In one of his Calvin and Hobbes comic strips, Bill Watterson quipped, 'The trouble with retirement is that there's never ever time to do all the nothing you want'. Once upon a moment, I would have scoffed at the mere thought, but now I can confirm that this is, in fact, correct. Life in retirement is crazy busy.
I am only just coming up for air after eight solid weeks (perhaps more), where the days were shared between travel and truffle festival events - with spells in between devoted to the careful perusal of the manuscript for my first book. Oh, and organising new tortoiseshell reading glasses, too.
On the topic of the book, squeeeeeeeeeal! I have some exciting news. The first proof has now gone back to my designer - having been read out aloud, scrutinised and polished. Between my creative vision for the book, the assistance of my perfectly pedantic editor, Kerry Anderson, and my like-minded designer, Michael Priest, the book is taking shape rather beautifully, and will be ready for publication later this year.
Thank you to those dedicated readers who sent messages recently, checking if all was well. I know that you have missed my regular articles with recipes. Some have wondered if I have stopped posting recipes. The answer (with a smile) is 'no, absolutely not', but I simply haven't had the wherewithal to do all that I've had to do, as well as cook, photograph and write about what Peter and I have been eating.
Once that old familiar rhythm returns, I will bring you more of my Good Things, in the form of recipes, reviews and reminiscences. Promise.
Frankly, I feel so blessed to be able to spend my days as I am doing right now. Reading through my journals from 2013-14 last week, I realised how badly the pneumonia and glandular fever had knocked me around. Now that my body has recovered, it feels wonderful to be alive and well. As my father used to say, 'Every day is a gift.' That's my mantra in life, particularly right now.
So, now that I've told you what I have been up to, let's take a peek into my August kitchen...
In my kitchen this month...
The best blood oranges I have ever eaten are back on the menu thanks to my friends at Redbelly Citrus. Grown in the heart of the Riverina, where climatic conditions are closest to those of Sicily, Redbelly blood oranges have a distinct flavour that is reminiscent of Sicilian blood oranges. More so than other blood oranges grown in regions of Australia. Redbelly blood oranges are available now through to November from selected farmers' markets and quality greengrocers. Ask for them by name if your local doesn't stock them.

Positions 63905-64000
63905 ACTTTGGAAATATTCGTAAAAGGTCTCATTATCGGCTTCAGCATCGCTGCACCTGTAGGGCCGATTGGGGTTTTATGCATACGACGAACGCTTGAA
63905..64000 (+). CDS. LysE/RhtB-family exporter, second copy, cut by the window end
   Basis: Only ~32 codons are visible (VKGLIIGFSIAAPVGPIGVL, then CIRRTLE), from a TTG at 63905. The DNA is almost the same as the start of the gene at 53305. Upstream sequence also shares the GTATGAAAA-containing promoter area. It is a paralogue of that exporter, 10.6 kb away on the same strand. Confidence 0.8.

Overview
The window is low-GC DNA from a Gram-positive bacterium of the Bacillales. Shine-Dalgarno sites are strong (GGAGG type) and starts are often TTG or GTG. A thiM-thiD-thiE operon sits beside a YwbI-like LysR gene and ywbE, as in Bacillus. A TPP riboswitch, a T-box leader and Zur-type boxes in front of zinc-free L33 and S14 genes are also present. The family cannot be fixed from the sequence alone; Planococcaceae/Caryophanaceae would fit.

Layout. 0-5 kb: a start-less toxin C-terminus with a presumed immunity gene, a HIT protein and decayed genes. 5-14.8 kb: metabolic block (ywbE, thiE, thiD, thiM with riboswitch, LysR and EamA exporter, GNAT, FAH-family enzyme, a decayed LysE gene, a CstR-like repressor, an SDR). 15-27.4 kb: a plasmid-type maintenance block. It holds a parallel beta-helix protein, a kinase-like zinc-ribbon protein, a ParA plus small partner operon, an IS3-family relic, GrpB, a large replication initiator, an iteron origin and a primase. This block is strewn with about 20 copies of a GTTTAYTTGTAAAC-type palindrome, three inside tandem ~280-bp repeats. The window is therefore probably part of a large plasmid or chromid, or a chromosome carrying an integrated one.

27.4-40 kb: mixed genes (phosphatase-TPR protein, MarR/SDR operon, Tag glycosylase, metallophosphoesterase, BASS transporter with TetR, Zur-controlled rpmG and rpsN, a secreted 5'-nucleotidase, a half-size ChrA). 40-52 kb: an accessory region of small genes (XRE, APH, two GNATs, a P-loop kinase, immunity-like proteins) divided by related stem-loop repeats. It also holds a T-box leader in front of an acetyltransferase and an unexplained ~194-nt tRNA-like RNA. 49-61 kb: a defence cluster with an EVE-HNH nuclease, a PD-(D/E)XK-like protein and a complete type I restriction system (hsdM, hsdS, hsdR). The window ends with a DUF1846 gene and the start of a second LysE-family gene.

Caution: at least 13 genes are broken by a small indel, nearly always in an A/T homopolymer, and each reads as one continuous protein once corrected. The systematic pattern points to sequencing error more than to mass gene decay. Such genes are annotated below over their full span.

Peter and I were invited to One bloody big seasonal feast - the launch of the Redbelly blood orange season at the renowned Lucio's restaurant in Paddington, Sydney. We were greeted with blood orange cocktails created by the team from Solerno - the most amazing tasting blood orange liqueur. More about the launch lunch at Lucio's, and Solerno, in an upcoming post.
At a lunch held at Pialligo Estate recently, I met the lovely Theresa, free range egg producer, from Gunning BumNuts. Both keen on bartering, we exchanged fresh produce - double yolkers for me from Theresa, and some kaffir lime leaves and Meyer lemons from me to Theresa. Peter and I are enjoying a soft boiled bum nut (egg) for lunch. So simple and yet so good.
As we piled into the taxi outside Lucio's after the Redbelly lunch, third generation citrus farmer, Len Mancini called out, 'Liz, Peter, would you like some to take some juice home?' Our answer? 'Is the Pope a Catholic?!' Blood oranges contain anthocyanins, which have been proven to have a range of health benefits. Peter enjoys a shot of this juice every morning. I like mine later in the day.
Imperial mandarins are particularly good this year. With few seeds and being easy to peel, they make a great mid morning or mid afternoon snack.
There was a coffee and chocolate expo held at the Convention Centre in Canberra last weekend. To be honest, the show was pretty much 'ho-hum' - particularly the samples of weak and watery plunger coffee on offer, which did little to inspire either Peter or myself to invest in new brands of coffee beans.
That said, we did enjoy seeing our good friend, John Marshall, a.k.a Mr Frugii, the ice cream man and his son (pictured below) with his hand made Venezuelan chocolate gelato - which was exquisite.
And we discovered these delicious little morsels (pictured above). Produced down south in Devonport, Tasmania, Rhuby Delights are sweet and tangy treats with a crunchy freeze-dried rhubarb centre dipped in chocolate. Needless to say, the pack did not last long. Fortunately, the product is available to buy online.
Note: In my kitchen is a monthly roundup that I have been contributing to for several years now. It was founded and previously hosted by my friend, Celia, but then my friend, Maureen took it over, until she needed to rest and recuperate after back surgery. Wishing Maureen all the best for a full recovery. xxx
Thank you again, my dear readers for keeping Good Things on your reading list. Now tell me, have you ever tried Solerno? Is life keeping you busy? And do you like the thought of eating freeze dried rhubarb?
Cooking and writing have been a lifelong passion.
Join me as I share with you my favourite recipes; postcards and morsels from my travels; conversations with cookery writers
and chefs; and news on food, cookbooks
- Liz Posmyk
NB: I use Australian standard measuring cups and spoons in my recipes.